Academic journal article Australian Journal of Music Education

Choir in the Age of 'The Voice'

Academic journal article Australian Journal of Music Education

Choir in the Age of 'The Voice'

Article excerpt

I don't sing because I'm happy. I'm happy because I sing. William James

Introduction

Murray and Ouellette (2009, p. 3) define reality TV as a pervasive and popular medium that provides "non-scripted access to 'real' people in ordinary and extraordinary situations... presented in the name of dramatic uncertainty, voyeurism, and popular pleasure" This type of television extends across many genres, one being 'specialised formats' that include 'the ever popular talent contest. Jenkins (2009, p. 343) notes that the genre represents an 'intersection between old and the new media' where audience 'asynchronous participation' is pivotal to success.

The genre has become one of the most popular and enduring genres to emerge in the 21st century. One of the most dominant of the genres is 'American Idol', which Jenkins (2009, p. 343) notes, "was receiving more than 20 million phone calls or text messages per episode, casting verdicts on American Idol contestants." Jenkins (2009) claims that this has much to do with the notion of interacting with the show and being part of determining the winner. Jenkins (2004) defines the show thus,

   ... for those without a television or teenage
   offspring, American Idol is a showcase of unknown
   singers--some good, some very bad-from around
   the country. Each week, the finalists perform and
   the audience votes out one contestant. In the end,
   the surviving performer gets a record contract and
   a promotion deal. (p. 344)

The vast popularity of this show has influenced similar copies to be made globally, for example: 'Australia's Got Talent', 'The Voice' and 'Australian Idol.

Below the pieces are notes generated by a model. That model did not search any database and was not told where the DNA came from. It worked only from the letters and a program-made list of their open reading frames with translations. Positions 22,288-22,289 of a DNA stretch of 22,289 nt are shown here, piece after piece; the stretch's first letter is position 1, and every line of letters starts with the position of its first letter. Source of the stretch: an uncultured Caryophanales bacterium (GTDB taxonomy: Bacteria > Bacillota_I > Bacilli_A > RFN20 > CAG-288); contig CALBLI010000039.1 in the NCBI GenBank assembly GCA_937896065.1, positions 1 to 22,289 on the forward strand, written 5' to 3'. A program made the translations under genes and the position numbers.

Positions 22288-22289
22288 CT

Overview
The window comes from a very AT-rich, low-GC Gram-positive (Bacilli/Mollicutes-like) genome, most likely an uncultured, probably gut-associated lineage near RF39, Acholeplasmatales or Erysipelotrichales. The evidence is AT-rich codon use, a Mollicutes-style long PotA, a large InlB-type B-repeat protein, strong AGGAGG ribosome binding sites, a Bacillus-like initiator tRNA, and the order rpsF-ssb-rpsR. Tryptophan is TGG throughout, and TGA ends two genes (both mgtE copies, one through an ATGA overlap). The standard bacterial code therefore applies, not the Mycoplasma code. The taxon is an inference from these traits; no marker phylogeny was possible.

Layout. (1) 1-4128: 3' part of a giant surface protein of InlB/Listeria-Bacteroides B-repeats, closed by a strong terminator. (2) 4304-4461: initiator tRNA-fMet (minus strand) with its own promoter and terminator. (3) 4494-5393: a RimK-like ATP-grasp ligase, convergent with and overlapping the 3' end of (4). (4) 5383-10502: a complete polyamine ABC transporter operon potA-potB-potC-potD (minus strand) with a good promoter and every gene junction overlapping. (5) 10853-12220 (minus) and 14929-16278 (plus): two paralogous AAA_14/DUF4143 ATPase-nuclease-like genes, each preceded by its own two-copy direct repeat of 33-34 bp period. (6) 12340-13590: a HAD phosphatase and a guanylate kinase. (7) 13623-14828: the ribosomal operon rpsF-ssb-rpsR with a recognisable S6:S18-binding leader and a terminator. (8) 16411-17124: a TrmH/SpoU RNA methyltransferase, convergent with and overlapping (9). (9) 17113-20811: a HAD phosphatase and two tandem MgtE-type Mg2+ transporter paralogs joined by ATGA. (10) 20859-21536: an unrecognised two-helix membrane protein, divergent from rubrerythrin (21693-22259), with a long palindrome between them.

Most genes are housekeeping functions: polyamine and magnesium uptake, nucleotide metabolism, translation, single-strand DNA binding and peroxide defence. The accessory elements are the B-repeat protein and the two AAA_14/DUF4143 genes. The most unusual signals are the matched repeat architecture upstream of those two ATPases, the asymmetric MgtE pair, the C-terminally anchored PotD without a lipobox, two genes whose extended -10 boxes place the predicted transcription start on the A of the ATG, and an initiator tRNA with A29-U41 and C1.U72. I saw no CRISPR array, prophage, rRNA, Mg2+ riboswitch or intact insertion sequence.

This paper investigates choral programs today through the reflections of their choral directors. It is a qualitative study examining the choral practice of twelve Australian choral directors from educational and community settings. This research examines the methods they adopt to maintain a successful choral program in the age of popularity of reality television shows. This paper offers an insight into how choral programs are shaped by philosophy, repertoires and practice choices in the age of 'The Voice'. Technology and media have become dominant influences in a young person's 21st century life, not least of all in access to music and participation (Dillon, 2001; Groundwater-Smith, Ewing & Le Cornu, 2007). With this in mind, the project aims to find out how traditional choral programs often characterised by traditional and sacred repertoire exist or adapt to suit the needs of young choristers.

Using a structured in-depth questionnaire, the research offers an overview of the professional choices made by choral directors, from a variety of backgrounds (primary school to church settings) in managing their choirs in terms of repertoire and pedagogy. This initial phase of the research intended to gather preliminary data from each member of the participant group in order to determine whether or not this is a consideration in terms of maintaining and engaging adolescent choirs. The participants have been selected as they are recognised in their community as representative of an existing school or community choral program. They were invited to complete a questionnaire.

Literature Review

Educational literature supports the need to align educational and developmental needs of adolescent learners to curriculum and pedagogy and much has been written about the adolescent learner and how successful learning outcomes are influenced by this alignment (Pendergast & Bahr, 2010; Groundwater-Smith, Ewing & Le Cornu, 2007). Research in music education also mirrors this claim that aligning curriculum to the needs of the adolescent learner can be beneficial to music making and appreciation (Drummond, 2010; Dillon, 2001; Barret & Smeigel, 2003). This paper aims to determine whether or not in the context of choir, this needs to extend to repertoire when determining repertoire and pedagogy. …

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